Equally scary and rude.
The beaches are closed, the world cancelled, surf breaks policed, Ministry of Health gestapo jackbooting through parks, public squares, shopping center common areas swinging six-foot long billy clubs and smirking. Those not smacked in the head are severely vibed by neighbors in full protective gear for daring, daring to asymptomatically shower the world with their likely Coronavirus infection.
But where is a man supposed to take his pregnant fiancée for a little space? A little fresh air and responsible social distance?
If that man and his pregnant fiancée live in Western Australia, near the famed Margaret River etc. then out fishing on a ski. Far from others. Catching a dinner that has not been coughed upon at the grocery store.
And that is where we find Simon Tien, forty, a paramedic at a mining site in north-west WA, five hundred clicks inland from Exmouth, and his pregnant fiancée. Simon does one week on, one week off, although in the apocalypse it’s now two weeks on two weeks off. Nightshift worker, deals with medical emergences etc.
They’ve been doing a lot of fishing lately because the surf has been so crowded.
So, they’re fishing off the back of the ski and caught a big two-foot King George Whiting. “Unhead of down here,” Simon says and a queen snapper. Just before sunset his girl hooks a big jewfish.
A Prize sorta fish.
She’s fighting the thing until exhaustion at which point Simon takes over, eventually pulls it in and…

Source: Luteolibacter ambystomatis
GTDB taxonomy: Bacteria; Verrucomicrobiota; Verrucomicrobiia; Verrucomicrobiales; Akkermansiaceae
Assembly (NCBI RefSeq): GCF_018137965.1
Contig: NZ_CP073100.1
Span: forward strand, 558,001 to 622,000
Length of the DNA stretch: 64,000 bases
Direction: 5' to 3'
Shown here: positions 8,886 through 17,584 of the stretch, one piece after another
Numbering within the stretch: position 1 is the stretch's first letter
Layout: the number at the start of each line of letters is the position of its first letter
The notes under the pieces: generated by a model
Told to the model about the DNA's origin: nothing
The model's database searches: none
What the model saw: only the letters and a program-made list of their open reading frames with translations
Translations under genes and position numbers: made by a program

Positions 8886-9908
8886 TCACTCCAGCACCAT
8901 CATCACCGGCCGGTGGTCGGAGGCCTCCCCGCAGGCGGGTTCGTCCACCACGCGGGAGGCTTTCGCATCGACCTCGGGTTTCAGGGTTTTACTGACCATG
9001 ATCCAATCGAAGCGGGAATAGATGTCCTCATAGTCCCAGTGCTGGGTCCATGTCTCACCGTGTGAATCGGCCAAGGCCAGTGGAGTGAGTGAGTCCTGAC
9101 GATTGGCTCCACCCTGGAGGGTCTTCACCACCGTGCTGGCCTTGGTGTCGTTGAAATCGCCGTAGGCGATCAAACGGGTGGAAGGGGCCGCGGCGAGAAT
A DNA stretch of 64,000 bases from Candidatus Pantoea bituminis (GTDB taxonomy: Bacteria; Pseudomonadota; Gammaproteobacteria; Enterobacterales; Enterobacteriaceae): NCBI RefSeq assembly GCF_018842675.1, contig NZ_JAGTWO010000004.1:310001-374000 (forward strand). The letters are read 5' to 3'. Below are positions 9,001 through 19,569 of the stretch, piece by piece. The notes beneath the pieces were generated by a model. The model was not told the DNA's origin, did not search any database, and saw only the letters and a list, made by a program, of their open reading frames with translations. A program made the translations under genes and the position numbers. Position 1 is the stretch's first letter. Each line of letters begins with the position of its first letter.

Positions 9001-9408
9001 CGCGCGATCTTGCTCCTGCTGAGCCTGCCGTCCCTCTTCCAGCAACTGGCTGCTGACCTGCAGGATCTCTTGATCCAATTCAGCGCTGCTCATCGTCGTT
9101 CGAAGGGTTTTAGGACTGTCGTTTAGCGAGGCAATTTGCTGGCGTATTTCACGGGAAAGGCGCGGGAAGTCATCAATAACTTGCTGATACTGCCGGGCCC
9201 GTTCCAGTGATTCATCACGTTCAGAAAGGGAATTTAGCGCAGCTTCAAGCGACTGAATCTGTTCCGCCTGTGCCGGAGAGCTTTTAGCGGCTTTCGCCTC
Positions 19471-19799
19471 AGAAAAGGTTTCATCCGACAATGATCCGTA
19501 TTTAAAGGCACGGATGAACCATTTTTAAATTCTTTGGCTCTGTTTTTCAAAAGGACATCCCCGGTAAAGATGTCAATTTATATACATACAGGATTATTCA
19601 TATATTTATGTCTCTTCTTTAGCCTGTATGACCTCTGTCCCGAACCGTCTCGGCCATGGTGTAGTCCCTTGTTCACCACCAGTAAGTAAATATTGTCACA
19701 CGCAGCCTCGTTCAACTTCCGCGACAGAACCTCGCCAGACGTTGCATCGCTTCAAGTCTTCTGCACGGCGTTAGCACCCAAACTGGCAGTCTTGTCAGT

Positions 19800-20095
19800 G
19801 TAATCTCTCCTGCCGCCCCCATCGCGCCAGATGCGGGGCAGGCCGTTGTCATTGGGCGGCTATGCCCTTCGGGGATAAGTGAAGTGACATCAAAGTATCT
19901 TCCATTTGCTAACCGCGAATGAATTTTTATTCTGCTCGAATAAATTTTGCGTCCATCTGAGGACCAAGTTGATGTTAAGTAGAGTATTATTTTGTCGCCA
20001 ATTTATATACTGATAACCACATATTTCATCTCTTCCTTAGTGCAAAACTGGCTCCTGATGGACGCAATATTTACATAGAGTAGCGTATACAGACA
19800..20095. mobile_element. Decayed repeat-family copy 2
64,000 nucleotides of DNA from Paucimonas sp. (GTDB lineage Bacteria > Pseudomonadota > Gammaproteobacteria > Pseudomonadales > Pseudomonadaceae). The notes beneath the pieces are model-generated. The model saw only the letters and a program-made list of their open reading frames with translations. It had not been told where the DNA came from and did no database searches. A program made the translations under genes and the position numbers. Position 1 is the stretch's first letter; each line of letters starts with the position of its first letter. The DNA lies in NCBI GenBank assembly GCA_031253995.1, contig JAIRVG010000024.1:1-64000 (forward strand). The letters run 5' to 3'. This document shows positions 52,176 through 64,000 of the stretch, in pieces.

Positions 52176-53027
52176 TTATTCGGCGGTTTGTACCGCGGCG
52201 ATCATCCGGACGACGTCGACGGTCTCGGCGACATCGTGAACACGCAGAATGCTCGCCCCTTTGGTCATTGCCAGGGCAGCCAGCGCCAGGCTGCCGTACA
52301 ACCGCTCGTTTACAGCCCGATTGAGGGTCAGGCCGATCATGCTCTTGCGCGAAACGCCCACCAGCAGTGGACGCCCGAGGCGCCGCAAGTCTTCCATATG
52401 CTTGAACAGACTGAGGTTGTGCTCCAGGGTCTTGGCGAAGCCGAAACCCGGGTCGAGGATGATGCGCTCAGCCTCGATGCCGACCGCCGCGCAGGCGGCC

…just a head.
A menacing calm fills the air. Silent. Even the various Coronaviruses hovering about are still. Frightened.
Then the shark appears as if a sick joke. A violent prank.
Initially, Simon doesn’t know if it’s a juvenile White or a big Mako. It’s eight feet long, has the white belly etc.
“Same markings. But it was stealth,” Simon says.
It swings back around and tries to bite Simon on the foot, which is resting in the ski’s gunwale, then has a go at biting the transom of the ski. Really digging in with all its vicious, exceptionally depraved might.
At which point Simon hammers the throttle and makes a run toward the shore.
“It was an adrenaline rush with a pregnant fiancee,” Simon says. “It had big eyes and it came straight out of the water. I thought, fucken hell, is this thing going to get us? One of those crazy situations.”
Classic Australians. The sort you’d be lucky to share the apocalypse with.
“We both though it was pretty fucken good.”
Simon says he’ll use a sled off the back of the ski to put a bit of distance between him and the next shark.